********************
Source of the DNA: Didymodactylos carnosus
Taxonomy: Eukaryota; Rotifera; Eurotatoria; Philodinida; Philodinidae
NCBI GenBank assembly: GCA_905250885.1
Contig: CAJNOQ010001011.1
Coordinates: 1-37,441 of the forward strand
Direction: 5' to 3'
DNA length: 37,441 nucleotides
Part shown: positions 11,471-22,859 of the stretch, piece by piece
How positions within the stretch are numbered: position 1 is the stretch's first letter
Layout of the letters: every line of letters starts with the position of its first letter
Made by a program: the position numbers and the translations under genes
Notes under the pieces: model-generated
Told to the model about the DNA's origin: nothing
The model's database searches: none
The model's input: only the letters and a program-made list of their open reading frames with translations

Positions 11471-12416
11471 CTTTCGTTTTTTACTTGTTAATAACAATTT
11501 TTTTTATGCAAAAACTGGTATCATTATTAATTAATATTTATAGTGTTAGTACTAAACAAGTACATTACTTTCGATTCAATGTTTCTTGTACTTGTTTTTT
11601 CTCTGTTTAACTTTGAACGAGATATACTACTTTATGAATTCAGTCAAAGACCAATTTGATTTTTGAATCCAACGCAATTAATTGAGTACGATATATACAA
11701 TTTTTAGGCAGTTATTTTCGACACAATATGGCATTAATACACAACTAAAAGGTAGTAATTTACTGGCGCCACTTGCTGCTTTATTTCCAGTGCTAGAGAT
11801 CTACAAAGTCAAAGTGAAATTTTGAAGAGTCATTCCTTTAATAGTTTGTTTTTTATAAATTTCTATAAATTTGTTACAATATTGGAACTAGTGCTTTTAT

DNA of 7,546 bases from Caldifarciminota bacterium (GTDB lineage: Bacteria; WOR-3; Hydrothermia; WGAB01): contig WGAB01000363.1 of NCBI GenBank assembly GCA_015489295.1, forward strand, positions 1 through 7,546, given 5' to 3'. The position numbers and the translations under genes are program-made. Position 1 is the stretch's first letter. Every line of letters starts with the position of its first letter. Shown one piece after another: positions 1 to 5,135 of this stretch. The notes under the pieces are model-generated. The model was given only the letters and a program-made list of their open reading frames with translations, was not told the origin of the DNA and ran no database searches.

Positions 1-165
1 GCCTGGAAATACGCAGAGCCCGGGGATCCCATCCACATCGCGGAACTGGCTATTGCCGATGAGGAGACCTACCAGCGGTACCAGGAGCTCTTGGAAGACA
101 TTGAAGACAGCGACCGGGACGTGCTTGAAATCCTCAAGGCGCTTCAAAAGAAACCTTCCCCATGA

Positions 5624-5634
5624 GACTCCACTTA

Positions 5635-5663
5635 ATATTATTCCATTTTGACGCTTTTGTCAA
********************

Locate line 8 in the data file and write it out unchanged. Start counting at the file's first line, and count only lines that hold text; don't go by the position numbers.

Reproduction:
Part shown: positions 11,471-22,859 of the stretch, piece by piece